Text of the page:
When Todd Stansbury learned that Mike Bobinski had resigned from his position as Georgia Tech athletic director this past August, his reaction was something like anguish. Coming back to his alma mater to run its athletic department was a dream job, but he didn’t feel it was one he could pursue only one year into his own tenure at Oregon State.
That hurdle was cleared when Tech initiated the conversation. But there was another matter. At that point, his contract with Oregon State had bound him tightly to the school. Were he to leave the school at that point, a little more than a year into a five-year contract, he would owe Oregon State in the neighborhood of $2.2 million.
“It wasn’t a moment of panic,” Stansbury told the AJC. “I think it really came down to Georgia Tech knowing what my situation was and whether they were even interested in continuing the conversation, and so I think that was really the first step of the conversation, like, Hey, I love my alma mater, but I’ve got this issue.”
As it turned out, Tech president G.P. “Bud” Peterson was still interested in Stansbury, and he was hired as Tech’s ninth athletic director in September. The contract and buyout arrangement between the two parties, obtained through an open records request, sends a clear message that both sides are committed to the relationship.
Tech has made a heavy investment in Stansbury, in part to help him meet his onerous buyout agreement with Oregon State, and likewise Stansbury has a vested interest in not going anywhere for the length of his five-year contract. If he leaves before it’s up, he’ll owe the athletic department more than $1.1 million, due immediately.
“I think that shows that both myself and the institution were very committed to making this happen, because it was not easy,” Stansbury said.
The buyout is so heavy because Stansbury broke his five-year Oregon State contract so early. It stipulated that, if he ended it, he would owe damages to Oregon State equal to the amount of the salary still remaining in the contract, $500,000 annually. He would also have to pay back the unamortized amount of the $350,000 buyout payment that Oregon State agreed to pay to UCF when it hired him in 2015. (When he made the contract, Stansbury hoped to include a clause exempting him from a buyout if he left for Tech, but was unable.)
To help make his departure feasible, Peterson and Stansbury agreed on a covenant that demonstrated their mutual commitment. Stansbury’s contract includes a loan from the athletic association of up to $1.1 million to cover his buyout. If he leaves before his contract is up in June 2021, Stansbury will owe the entire amount, plus interest, immediately. However, if he stays through the contract, the entire loan will be forgiven.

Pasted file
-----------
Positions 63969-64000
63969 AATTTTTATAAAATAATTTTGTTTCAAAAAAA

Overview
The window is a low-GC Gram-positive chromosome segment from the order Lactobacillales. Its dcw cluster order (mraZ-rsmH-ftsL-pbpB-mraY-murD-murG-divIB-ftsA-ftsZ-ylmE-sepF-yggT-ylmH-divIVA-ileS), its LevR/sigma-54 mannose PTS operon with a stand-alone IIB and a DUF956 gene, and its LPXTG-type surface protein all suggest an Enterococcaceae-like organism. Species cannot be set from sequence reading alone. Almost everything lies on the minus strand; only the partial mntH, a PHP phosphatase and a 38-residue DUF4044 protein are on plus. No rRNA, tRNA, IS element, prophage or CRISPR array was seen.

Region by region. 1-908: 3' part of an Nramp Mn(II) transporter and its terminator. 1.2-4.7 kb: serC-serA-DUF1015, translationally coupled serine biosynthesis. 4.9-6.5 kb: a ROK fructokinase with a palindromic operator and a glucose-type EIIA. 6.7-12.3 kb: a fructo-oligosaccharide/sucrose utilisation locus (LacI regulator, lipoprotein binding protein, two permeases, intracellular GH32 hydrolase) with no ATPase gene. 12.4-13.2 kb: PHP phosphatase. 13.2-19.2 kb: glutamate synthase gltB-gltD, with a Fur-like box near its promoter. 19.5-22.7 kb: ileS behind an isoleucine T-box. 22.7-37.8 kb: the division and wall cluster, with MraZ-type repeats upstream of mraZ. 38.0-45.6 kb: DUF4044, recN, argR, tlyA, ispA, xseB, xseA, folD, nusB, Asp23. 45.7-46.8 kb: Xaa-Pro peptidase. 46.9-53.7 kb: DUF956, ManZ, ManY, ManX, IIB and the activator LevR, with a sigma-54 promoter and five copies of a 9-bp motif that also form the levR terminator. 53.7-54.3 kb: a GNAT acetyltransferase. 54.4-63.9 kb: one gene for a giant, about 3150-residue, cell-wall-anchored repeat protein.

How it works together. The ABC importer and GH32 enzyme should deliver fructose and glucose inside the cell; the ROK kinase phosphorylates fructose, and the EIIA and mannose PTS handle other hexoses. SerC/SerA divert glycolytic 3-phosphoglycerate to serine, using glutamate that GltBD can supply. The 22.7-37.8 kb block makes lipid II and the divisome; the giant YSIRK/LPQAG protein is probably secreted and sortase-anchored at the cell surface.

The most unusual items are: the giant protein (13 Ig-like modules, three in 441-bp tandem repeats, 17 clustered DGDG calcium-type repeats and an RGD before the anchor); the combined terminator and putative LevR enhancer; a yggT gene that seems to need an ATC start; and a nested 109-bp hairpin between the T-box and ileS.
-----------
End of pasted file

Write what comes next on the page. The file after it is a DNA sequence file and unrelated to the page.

The contract with Tech, Stansbury said, had to make sense for him to be able to take the job and handle the buyout, “as well as something that the school could feel comfortable with as well. I think that’s what you see in that number.”
To also help him handle the buyout not covered by the loan, Tech gave him a five-year contract that makes him one of the most well-compensated athletic directors in the country. His annual salary, paid by both the institute and athletic association, starts at $900,000 and increases to $951,000 in the last year of the contract, 2020-21. It’s an 80 percent raise over his Oregon State salary. A USA Today report in 2013 of athletic director salaries among FBS schools listed only 11 AD’s who earned more than $900,000.
The USA Today figures are obviously dated. Two of the AD’s who were making more than $900,000 at the time are no longer at their jobs. Still, other salary data confirms how much Peterson and the search committee wanted to bring Stansbury back to Tech to lead the department. When he left Tech, Bobinski’s salary was $700,000, including $175,000 in deferred compensation. Clemson AD Dan Radakovich, who preceded Bobinski at Tech, is reportedly making $746,500 to preside over a much larger operation.
The salary/loan combination helped Stansbury meet the roughly $2.2 million buyout, which was due within 30 days after the date of his contract termination.
Had Tech hired a candidate for Bobinski’s $700,000 without offering a forgivable $1.1 million loan, that might have resulted in savings of perhaps $2.1 million over five years. Perhaps not coincidentally, that’s roughly the amount of the buyout. It’s a cost that Peterson was evidently ready to absorb for his AD of choice, one who doesn’t appear headed anywhere soon, if ever.
“I think that’s really what it came down to, that we wanted to make it happen and it wasn’t going to be easy for either of us, and I think we were able to come up with something that we both felt comfortable with,” Stansbury said. “I think when you look at it, you know. And as I’ve told my staff a lot of times, an athletics director or a coach is thinking in three-to-five year increments, because that’s how long your contract is. But I think, based on the commitments that I’ve had to make and the institution has made to me, my plan is to be here until the end of my career.”